Physicians often fail to report a serious medical error or an impaired or incompetent colleague, although their professional standards require such actions, according to a survey published on recently in the Annals of Internal Medicine.
For the study, researchers led by Eric Campbell of the Institute for Health Policy at Massachusetts General Hospital from November 2003 to June 2004 mailed a survey to 3,504 U.S. internists, family practitioners, pediatricians, surgeons, cardiologists and anesthesiologists and received 1,662 responses. The survey asked respondents whether they agreed with 12 specific statements about fair distribution of limited resources, improvement of health care access and quality, management of interests and self-regulation by physicians (Kowalczyk, Boston Globe, 12/4). Physicians received a $20 check with the survey (AP/Boston Herald, 12/4).
According to the study, 46% of respondents said they failed to report at least one serious medical error, although 93% said that physicians should report such errors in all cases. Forty-five percent of physicians said that in some cases they failed to report an incompetent or impaired colleague, although 96% said that physicians should report such colleagues in all cases, the study found. In addition, the study found that:
- A majority of respondents said that they would refer patients to a medical imaging facility in which they had financial ties, although only 24% would inform patients of their financial ties;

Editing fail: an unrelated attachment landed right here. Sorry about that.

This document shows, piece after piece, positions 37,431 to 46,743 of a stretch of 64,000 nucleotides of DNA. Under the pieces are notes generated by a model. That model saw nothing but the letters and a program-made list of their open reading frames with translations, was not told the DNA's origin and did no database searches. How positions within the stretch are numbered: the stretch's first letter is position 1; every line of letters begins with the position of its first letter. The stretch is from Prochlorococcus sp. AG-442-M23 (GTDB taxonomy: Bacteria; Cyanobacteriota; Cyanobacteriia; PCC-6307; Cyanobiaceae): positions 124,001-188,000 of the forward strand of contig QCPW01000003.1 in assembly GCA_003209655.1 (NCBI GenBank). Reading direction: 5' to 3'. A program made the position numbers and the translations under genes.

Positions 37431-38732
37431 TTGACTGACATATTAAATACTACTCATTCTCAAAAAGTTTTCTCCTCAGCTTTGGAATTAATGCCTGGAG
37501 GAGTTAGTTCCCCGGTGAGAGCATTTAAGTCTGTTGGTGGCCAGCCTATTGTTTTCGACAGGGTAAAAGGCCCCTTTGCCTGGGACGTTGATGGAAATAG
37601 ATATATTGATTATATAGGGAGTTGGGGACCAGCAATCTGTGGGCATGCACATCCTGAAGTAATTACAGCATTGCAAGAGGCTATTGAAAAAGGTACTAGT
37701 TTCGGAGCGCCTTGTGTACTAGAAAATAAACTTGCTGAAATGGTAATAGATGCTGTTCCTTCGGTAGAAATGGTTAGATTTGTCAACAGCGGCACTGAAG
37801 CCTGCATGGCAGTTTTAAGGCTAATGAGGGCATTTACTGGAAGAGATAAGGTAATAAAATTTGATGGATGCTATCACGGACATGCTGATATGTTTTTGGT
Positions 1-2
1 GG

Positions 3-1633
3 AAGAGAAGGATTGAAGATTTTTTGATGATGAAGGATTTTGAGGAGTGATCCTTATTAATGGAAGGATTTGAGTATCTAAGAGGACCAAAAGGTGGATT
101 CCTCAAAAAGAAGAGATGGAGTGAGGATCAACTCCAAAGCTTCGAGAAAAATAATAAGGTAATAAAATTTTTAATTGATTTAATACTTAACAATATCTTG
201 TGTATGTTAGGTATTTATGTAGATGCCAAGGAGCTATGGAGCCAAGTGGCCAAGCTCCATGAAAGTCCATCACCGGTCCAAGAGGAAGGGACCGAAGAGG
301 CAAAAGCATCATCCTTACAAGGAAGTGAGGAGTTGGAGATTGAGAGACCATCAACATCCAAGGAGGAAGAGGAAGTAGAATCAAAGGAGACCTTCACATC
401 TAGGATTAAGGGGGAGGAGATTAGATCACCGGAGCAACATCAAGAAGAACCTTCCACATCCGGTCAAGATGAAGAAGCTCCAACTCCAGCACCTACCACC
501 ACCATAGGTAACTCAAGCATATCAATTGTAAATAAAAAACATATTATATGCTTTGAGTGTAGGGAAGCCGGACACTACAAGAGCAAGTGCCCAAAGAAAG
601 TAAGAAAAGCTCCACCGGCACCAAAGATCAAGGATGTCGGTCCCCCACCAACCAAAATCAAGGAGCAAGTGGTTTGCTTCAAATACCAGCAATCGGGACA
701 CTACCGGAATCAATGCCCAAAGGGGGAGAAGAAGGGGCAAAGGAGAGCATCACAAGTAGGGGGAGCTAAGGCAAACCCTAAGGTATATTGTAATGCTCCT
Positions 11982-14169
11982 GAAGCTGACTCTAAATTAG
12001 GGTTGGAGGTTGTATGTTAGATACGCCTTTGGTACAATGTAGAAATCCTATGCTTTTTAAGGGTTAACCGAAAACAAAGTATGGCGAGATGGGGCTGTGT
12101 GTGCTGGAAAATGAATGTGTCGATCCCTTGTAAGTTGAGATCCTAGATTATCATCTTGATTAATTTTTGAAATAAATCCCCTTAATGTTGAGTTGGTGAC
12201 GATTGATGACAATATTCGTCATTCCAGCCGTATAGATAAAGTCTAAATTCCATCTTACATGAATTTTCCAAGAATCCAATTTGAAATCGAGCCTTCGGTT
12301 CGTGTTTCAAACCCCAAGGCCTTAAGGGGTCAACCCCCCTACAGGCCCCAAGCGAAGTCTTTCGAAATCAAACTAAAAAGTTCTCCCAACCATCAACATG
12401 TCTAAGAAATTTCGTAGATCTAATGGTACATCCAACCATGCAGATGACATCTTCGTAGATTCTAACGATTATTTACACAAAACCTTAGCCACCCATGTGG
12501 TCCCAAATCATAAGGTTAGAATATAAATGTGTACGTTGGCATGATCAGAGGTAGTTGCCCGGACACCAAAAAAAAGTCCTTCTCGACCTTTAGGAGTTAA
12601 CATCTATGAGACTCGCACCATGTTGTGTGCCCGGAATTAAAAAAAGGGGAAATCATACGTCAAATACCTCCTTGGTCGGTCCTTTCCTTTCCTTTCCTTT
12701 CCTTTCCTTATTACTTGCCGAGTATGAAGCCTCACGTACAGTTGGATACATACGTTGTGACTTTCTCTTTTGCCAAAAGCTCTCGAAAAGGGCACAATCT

- 96% of respondents said that physicians should place the welfare of their patients above their financial interests;
- 36% of respondents said that they would order an unnecessary MRI for patients with back pain, although most said that they oppose unnecessary use of medical resources;
- 93% of respondents said that physicians should provide medical care to patients who cannot afford to pay, and 69% said that they accept patients who lack health insurance (Lee, Washington Post, 12/4);
- 98% of respondents said that physicians should seek to reduce health care disparities based on gender or race, although only 25% said that they have sought to identify such disparities (Stanchak, CQ HealthBeat, 12/3); and
- Less than 1% of respondents said that they had lied to the family of a patient in the past three years, and 3% said that they had withheld information.
According to the Boston Globe, the study sought to measure the “success of a new movement called ‘medical professionalism'” — which maintains that “government regulation, financial incentives and public reporting alone will not improve the quality and efficiency of medical care” and seeks a modernization of the professional standards of physicians to address financial conflicts of interest, health care technology, medical errors and health care disparities (Boston Globe, 12/4).
Campbell said, “We found large gaps between physicians’ espoused attitudes and what they do in actual practice,” adding, “Failing to report incompetent physicians and allowing them to practice will have an impact on the welfare of patients. It’s clearly something that people should be aware of” (Washington Post, 12/4). In addition, Campbell said, “This raises serious questions about the ability of the medical profession to regulate itself” (CQ HealthBeat, 12/3).
David Blumenthal, a co-author of the study and director of the Institute for Health Policy, called for an increased focus on professional standards among physicians, rather than increased regulations, to address the issue. He said, “If the medical board and regulatory apparatus were monstrous, it wouldn’t solve our problems,” adding, “Sure, regulation has an important role. Yes, patient information has an important role. But in the end, if the profession doesn’t step up, we will all be the worse for it” (Washington Post, 12/4).
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